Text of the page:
LOOSEN's Sentences and Contexts

Learn LOOSEN from sentences of classic books. The app collects 10,000 middle or hard words; input your word, you not only get its meaning and example, but also have sentences and their contexts from classic literatures.

 Sentences of loosen
v. make loose or looser; make less severe or strict
I heard a flood loosen in remote mountains, and felt the torrent come: to rise I had no will, to flee I had no strength.
Sentence in Classic:
However, when she drew near the limit and her friends began to loosen their tongues about her, she silenced them by marrying Mr.
Dubliners By James Joyce Context
The captains of antiquity, therefore, knowing the virtues of this necessity, and seeing the steadfast courage which it gave their soldiers in battle, spared no effort to bring their armies under its influence, while using all their address to loosen its hold upon their enemies.
Discourses on the First Decade of Titus Livius By Niccolo Machiavelli Context
Gerty knelt beside her, waiting, with the patience born of experience, till this gust of misery should loosen fresh speech.
House of Mirth By Edith Wharton Context
At last the keeper heaved the back of the chair off the ground and, with an instantaneous push of his foot, tried to loosen the wheels.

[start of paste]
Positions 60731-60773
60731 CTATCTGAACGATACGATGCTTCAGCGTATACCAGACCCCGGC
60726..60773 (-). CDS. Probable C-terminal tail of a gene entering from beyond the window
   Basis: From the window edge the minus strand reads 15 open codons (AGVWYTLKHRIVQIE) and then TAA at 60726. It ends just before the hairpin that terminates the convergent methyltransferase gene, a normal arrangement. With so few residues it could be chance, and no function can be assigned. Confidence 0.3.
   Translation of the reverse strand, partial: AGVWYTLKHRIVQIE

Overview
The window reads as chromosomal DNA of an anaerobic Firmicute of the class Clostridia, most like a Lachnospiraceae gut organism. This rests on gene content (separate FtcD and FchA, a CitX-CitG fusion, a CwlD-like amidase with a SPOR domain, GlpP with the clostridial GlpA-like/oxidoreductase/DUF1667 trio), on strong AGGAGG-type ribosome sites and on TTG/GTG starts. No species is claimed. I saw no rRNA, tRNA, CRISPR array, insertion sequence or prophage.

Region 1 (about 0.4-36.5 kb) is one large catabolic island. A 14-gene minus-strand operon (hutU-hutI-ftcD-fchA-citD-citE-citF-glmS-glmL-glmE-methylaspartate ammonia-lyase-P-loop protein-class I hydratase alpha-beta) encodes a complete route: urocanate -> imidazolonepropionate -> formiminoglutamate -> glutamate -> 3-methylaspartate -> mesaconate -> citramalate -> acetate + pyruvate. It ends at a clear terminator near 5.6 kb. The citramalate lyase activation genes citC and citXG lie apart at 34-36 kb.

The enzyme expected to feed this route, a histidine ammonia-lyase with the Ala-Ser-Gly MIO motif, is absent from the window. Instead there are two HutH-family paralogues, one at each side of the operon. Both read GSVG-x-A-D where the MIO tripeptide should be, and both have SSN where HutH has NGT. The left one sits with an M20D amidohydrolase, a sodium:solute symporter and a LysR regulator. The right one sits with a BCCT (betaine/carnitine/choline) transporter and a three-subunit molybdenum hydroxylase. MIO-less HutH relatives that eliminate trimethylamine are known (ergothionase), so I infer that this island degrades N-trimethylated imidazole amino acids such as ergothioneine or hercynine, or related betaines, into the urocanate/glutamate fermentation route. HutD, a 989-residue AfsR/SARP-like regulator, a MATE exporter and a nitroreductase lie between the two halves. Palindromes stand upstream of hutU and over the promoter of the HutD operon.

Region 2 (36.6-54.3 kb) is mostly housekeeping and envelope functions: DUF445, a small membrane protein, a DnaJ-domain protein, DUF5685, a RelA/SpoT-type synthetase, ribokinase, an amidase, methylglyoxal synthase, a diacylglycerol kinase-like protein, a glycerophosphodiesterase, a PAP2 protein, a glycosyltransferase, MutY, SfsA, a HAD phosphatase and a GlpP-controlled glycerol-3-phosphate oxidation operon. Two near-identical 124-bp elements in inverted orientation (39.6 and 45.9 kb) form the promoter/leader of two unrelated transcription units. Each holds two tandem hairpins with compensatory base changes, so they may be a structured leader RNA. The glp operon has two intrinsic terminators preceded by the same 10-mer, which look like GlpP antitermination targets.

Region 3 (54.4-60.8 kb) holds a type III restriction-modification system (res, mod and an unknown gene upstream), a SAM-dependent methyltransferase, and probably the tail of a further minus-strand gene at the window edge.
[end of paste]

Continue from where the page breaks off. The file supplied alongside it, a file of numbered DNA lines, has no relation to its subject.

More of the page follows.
Lady Chatterley's Lover By D H Lawrence Context
The gentlemen did not need to make any answer, it was enough that they did not loosen their grip on K.
The Trial By Franz Kafka Context
The bonds of this subjection are like the swaddling clothes they art wrapt up in, and supported by, in the weakness of their infancy: age and reason as they grow up, loosen them, till at length they drop quite off, and leave a man at his own free disposal.
Second Treatise of Government By John Locke Context
That summer at Grand Isle she began to loosen a little the mantle of reserve that had always enveloped her.
The Awakening By Kate Chopin Context
In the first place, I was four years making the tools I possess, and have been two years scraping and digging out earth, hard as granite itself; then what toil and fatigue has it not been to remove huge stones I should once have deemed impossible to loosen.
The Count of Monte Cristo By Alexandre Dumas Context